On a regular basis, the appropriate staff members should meet to review their digital metrics together. (Here’s a guide to holding a weekly digital strategy meeting.) First and foremost in this meeting should be Google Analytics reports, along with social media metrics, streaming numbers, and other data points.
Email marketing can be a powerful channel for radio stations, and it can be automated for stations that have limited staff resources. So naturally, staffs should also review their email metrics in this meeting. Here are the key things to look at:
1. Click Through Rate
This is the percentage of people who clicked on a link in the email that they received. Because you want to use email as a tool to drive traffic back to your website, this is one of the most important data points to track. Your email service provider (ESP) should provide you with this number. According to Mailchimp, the average Click Through Rate for the Media industry is 4.7%.
2. List Growth Rate
This number will tell you how fast people are signing up for your email list. To calculate it, take the number of new subscribers, subtract the number of people who unsubscribed, and divide it by the total number of people on your email list. The faster your email list is growing, the better.
There are a number of ways you can try to increase this number, including: Promoting your email list on air more, putting the email signup form in a more prominent place on your station’s website, or providing a more compelling incentive for signing up. Experiment to see if you can drive this number up.
3. Conversion Rate
Your radio station should have explicitly defined goals for website visitors. In other words, when people come to your website, what do you want them to do? Stream the station, enter a contest, click on an ad? (Here’s more on setting goals for your radio station’s website.)
The Conversion Rate is the percentage of email recipients who accomplished one of the goals. To calculate it, take the number of goal completions and divide it by the number of email recipients. This is a tricky number to calculate because you only want to count the goal completions that happened as a result of an email campaign. For example, somebody may come to your station’s website because they clicked on a Facebook post, and then stream the station. That is a goal completion, but it shouldn’t be counted towards the email conversion rate because it’s the result of a social media post, not an email campaign.
To track this accurately, you’ll need somebody who knows their way around Google Analytics and can integrate it with your email service provider, but it should be done.
4. Email as a Percentage of Incoming Web Site Traffic
This number tells you how much of your incoming website traffic is the result of your email campaigns. You will find this number in your Google Analytics dashboard. This metric will compare email against other incoming traffic sources, including social media, paid search engine traffic, organic search engine traffic, referrals (links from other websites), and direct traffic (when people type your radio station’s URL directly into their browser. Because this is a relative number, there’s nothing concrete to benchmark it against. For example, a sizable percentage of incoming traffic from email could mean that your email game is strong, that your social media game is weak, or both. Still, it’s a good idea to keep an eye on this number because it tells you how important email is in your overall digital mix.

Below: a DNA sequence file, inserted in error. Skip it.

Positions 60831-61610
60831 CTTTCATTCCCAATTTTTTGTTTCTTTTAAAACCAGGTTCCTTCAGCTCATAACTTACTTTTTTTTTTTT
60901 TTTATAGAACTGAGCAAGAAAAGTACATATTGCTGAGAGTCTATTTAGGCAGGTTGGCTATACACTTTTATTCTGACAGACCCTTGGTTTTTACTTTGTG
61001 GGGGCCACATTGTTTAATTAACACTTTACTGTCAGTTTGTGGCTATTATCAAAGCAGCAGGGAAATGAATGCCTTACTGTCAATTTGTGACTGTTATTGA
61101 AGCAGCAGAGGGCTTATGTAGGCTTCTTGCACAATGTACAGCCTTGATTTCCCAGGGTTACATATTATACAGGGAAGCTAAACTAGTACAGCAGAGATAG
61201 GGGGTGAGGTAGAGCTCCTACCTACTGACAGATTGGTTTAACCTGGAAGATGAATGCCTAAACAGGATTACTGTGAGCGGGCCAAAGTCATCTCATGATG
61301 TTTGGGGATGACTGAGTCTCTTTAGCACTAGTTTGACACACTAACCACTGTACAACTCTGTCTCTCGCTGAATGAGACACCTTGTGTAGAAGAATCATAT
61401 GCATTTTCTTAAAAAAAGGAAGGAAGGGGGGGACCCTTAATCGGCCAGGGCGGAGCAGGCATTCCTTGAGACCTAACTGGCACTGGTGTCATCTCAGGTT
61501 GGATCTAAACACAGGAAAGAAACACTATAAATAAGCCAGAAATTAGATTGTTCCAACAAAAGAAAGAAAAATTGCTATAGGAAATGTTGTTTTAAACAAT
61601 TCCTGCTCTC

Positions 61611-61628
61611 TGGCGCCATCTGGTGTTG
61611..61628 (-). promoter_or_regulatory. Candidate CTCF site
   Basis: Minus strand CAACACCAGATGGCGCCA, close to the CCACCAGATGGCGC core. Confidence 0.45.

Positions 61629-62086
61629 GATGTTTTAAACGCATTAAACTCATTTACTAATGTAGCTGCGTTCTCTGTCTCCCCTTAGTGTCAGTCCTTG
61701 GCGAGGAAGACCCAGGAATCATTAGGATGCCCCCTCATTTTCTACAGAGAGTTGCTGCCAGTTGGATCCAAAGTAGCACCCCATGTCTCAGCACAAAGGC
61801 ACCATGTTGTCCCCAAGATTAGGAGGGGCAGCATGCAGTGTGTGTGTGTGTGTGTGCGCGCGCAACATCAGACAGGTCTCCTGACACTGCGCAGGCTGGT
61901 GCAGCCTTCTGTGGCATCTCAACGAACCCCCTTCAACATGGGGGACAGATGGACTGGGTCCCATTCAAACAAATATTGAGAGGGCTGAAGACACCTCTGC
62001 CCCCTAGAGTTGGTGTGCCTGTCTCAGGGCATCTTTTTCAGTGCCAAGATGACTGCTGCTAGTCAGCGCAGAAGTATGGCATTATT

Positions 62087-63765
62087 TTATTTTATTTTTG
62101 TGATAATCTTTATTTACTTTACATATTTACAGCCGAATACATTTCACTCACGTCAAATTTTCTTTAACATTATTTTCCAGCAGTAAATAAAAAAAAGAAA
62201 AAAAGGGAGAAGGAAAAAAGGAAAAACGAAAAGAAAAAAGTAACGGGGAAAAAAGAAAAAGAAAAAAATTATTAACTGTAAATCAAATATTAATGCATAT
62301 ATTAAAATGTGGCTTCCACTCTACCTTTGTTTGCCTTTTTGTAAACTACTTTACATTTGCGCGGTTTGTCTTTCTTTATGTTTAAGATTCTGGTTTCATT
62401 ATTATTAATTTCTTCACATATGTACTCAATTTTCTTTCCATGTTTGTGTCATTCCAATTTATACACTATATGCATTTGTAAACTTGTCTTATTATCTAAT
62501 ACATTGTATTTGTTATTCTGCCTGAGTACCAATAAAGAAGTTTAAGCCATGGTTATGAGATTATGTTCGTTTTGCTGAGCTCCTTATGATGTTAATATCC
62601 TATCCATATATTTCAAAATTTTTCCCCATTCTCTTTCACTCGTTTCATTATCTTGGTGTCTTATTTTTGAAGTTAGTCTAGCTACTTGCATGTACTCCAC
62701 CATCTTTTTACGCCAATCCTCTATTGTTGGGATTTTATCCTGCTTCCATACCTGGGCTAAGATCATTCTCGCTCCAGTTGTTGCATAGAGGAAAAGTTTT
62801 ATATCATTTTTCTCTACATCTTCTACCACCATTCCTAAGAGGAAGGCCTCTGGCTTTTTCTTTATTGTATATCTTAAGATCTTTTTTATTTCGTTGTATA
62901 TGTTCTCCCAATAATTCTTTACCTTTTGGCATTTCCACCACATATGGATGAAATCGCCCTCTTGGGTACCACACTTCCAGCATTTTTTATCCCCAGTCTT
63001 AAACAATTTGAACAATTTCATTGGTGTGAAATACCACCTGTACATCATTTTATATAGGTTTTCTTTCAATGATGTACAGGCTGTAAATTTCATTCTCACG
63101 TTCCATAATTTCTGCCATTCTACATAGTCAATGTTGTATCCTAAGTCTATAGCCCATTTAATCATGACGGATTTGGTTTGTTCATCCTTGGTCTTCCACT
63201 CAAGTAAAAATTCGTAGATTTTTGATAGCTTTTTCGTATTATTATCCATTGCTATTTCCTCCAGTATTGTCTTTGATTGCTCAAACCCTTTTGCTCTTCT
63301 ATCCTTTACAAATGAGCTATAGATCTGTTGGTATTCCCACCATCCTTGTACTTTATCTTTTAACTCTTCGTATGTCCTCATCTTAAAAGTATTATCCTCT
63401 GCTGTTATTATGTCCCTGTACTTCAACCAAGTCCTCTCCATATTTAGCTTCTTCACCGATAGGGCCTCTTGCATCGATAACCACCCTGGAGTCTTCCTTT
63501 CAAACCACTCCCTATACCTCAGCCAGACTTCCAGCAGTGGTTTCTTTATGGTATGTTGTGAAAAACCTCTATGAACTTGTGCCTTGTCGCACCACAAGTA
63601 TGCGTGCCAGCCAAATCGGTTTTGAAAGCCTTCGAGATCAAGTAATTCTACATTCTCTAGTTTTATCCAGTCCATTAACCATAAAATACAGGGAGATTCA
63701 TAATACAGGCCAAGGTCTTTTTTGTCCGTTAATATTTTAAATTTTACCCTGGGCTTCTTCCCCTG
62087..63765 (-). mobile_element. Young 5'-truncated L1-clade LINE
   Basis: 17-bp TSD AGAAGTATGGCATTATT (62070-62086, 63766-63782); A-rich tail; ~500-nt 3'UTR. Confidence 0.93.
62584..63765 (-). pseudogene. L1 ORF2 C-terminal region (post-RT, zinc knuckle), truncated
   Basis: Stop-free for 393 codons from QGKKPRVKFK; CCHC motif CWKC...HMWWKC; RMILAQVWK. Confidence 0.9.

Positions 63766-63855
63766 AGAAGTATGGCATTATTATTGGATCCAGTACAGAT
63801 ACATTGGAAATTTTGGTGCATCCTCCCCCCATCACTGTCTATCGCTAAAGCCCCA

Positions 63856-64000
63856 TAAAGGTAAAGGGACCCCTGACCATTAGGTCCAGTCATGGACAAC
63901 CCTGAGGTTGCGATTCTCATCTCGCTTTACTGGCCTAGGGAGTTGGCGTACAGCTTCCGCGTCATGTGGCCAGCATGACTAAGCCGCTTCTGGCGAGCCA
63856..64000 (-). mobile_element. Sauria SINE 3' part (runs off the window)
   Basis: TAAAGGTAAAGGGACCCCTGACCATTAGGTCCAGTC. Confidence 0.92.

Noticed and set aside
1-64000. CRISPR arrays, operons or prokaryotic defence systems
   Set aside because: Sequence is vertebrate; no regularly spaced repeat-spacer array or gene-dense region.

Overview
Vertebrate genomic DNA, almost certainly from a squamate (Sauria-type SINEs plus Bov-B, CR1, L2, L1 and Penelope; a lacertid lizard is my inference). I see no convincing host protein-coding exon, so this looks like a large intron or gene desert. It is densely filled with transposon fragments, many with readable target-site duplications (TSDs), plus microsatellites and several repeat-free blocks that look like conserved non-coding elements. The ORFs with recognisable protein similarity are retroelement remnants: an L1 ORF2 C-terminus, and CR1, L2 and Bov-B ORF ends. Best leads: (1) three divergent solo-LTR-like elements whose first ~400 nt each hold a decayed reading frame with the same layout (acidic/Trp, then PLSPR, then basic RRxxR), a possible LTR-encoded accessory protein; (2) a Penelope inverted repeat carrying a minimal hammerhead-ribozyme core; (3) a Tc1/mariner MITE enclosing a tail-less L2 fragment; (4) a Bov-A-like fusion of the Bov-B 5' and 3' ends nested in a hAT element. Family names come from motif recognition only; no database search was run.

5. Open Rate
The Open Rate is supposed to be the number of recipients who open an email but, for technical reasons, it isn’t always a reliable metric. While you should keep an eye on the Open Rate for any wild swings, the Click Through Rate is a much better measure of how your email campaigns are performing. According to Mailchimp, the average email Open Rate for the Media industry is 22.14%.
6. Unsubscribe Rate
The Unsubscribe Rate is the number of recipients who are opting out of your email list. To calculate it, divide the number of people who have unsubscribed from your list by the total number of people on the list. This is not the best measure of email engagement because there are lots of ways for people to ignore your emails besides unsubscribing, but keep an eye out for any sudden spikes in this number. That means you’ve done something to annoy your recipients and you don’t want to repeat the mistake. According to Mailchimp, the average Unsubscribe Rate for the Media industry is 0.12%.
As with all digital data points, be careful about putting too much emphasis on the wrong metrics. It’s easy to assume that just because you can quantify something, it’s meaningful. That isn’t always the case. At Jacobs Media, while we track all six of these metrics, I care most about the first two. Conversion Rate matters less for us, because the number one goal of our website is to capture email addresses, so everybody who receives our emails has, by definition, already “converted.” However, most radio stations will have additional website goals, so the Conversion Rate will also be an important metric for them.
More Digital Tips
- How to Write a Social Media Policy for Your Radio Station
- You’re a Radio DJ. You’ve Lost Your Job. How to Take Control of Your Online Presence.
- How to Run a Weekly Website Meeting for Your Radio Station
- 20 Ways to Use Twitter’s #FollowFriday Meme to Engage Your Radio Station’s Community
- Ask These Two Questions Before Every Radio Station Promotion
Latest posts by Seth Resler (see all)
- Worldwide Radio Summit Podcast: Elliot Segal of DC101, Washington D.C. - November 21, 2017
- A Simple Treat to Say Thanks to Your Radio Station’s Listeners - November 17, 2017
- Worldwide Radio Summit Podcast: Kurt Johnson of Townsquare Media - November 15, 2017